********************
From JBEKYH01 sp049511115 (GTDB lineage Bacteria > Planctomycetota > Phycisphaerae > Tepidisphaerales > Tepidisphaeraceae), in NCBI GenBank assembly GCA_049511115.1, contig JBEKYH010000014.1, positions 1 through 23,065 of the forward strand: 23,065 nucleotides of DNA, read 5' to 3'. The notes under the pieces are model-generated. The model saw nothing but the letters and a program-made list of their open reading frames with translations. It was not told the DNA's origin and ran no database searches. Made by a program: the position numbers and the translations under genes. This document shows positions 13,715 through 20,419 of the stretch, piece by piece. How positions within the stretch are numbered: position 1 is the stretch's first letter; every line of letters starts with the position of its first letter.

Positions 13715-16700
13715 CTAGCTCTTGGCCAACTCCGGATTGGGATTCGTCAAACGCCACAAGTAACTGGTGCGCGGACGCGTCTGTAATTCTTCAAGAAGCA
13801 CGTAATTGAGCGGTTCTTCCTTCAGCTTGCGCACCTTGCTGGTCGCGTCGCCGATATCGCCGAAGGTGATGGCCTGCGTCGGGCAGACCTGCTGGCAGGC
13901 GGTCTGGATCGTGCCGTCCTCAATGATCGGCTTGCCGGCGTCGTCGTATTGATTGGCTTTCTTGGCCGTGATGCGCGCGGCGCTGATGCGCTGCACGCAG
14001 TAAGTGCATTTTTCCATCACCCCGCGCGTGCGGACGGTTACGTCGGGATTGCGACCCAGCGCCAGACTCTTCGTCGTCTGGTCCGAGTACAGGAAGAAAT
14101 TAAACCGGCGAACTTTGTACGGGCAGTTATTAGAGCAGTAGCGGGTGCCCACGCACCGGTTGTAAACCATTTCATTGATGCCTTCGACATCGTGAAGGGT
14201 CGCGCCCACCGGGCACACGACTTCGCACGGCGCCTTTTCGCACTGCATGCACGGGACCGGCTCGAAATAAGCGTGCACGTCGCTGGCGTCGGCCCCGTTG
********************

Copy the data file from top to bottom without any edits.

From JBEKYH01 sp049511115 (GTDB lineage Bacteria > Planctomycetota > Phycisphaerae > Tepidisphaerales > Tepidisphaeraceae), in NCBI GenBank assembly GCA_049511115.1, contig JBEKYH010000014.1, positions 1 through 23,065 of the forward strand: 23,065 nucleotides of DNA, read 5' to 3'. The notes under the pieces are model-generated. The model saw nothing but the letters and a program-made list of their open reading frames with translations. It was not told the DNA's origin and ran no database searches. Made by a program: the position numbers and the translations under genes. This document shows positions 13,715 through 20,419 of the stretch, piece by piece. How positions within the stretch are numbered: position 1 is the stretch's first letter; every line of letters starts with the position of its first letter.

Positions 13715-16700
13715 CTAGCTCTTGGCCAACTCCGGATTGGGATTCGTCAAACGCCACAAGTAACTGGTGCGCGGACGCGTCTGTAATTCTTCAAGAAGCA
13801 CGTAATTGAGCGGTTCTTCCTTCAGCTTGCGCACCTTGCTGGTCGCGTCGCCGATATCGCCGAAGGTGATGGCCTGCGTCGGGCAGACCTGCTGGCAGGC
13901 GGTCTGGATCGTGCCGTCCTCAATGATCGGCTTGCCGGCGTCGTCGTATTGATTGGCTTTCTTGGCCGTGATGCGCGCGGCGCTGATGCGCTGCACGCAG
14001 TAAGTGCATTTTTCCATCACCCCGCGCGTGCGGACGGTTACGTCGGGATTGCGACCCAGCGCCAGACTCTTCGTCGTCTGGTCCGAGTACAGGAAGAAAT
14101 TAAACCGGCGAACTTTGTACGGGCAGTTATTAGAGCAGTAGCGGGTGCCCACGCACCGGTTGTAAACCATTTCATTGATGCCTTCGACATCGTGAAGGGT
14201 CGCGCCCACCGGGCACACGACTTCGCACGGCGCCTTTTCGCACTGCATGCACGGGACCGGCTCGAAATAAGCGTGCACGTCGCTGGCGTCGGCCCCGTTG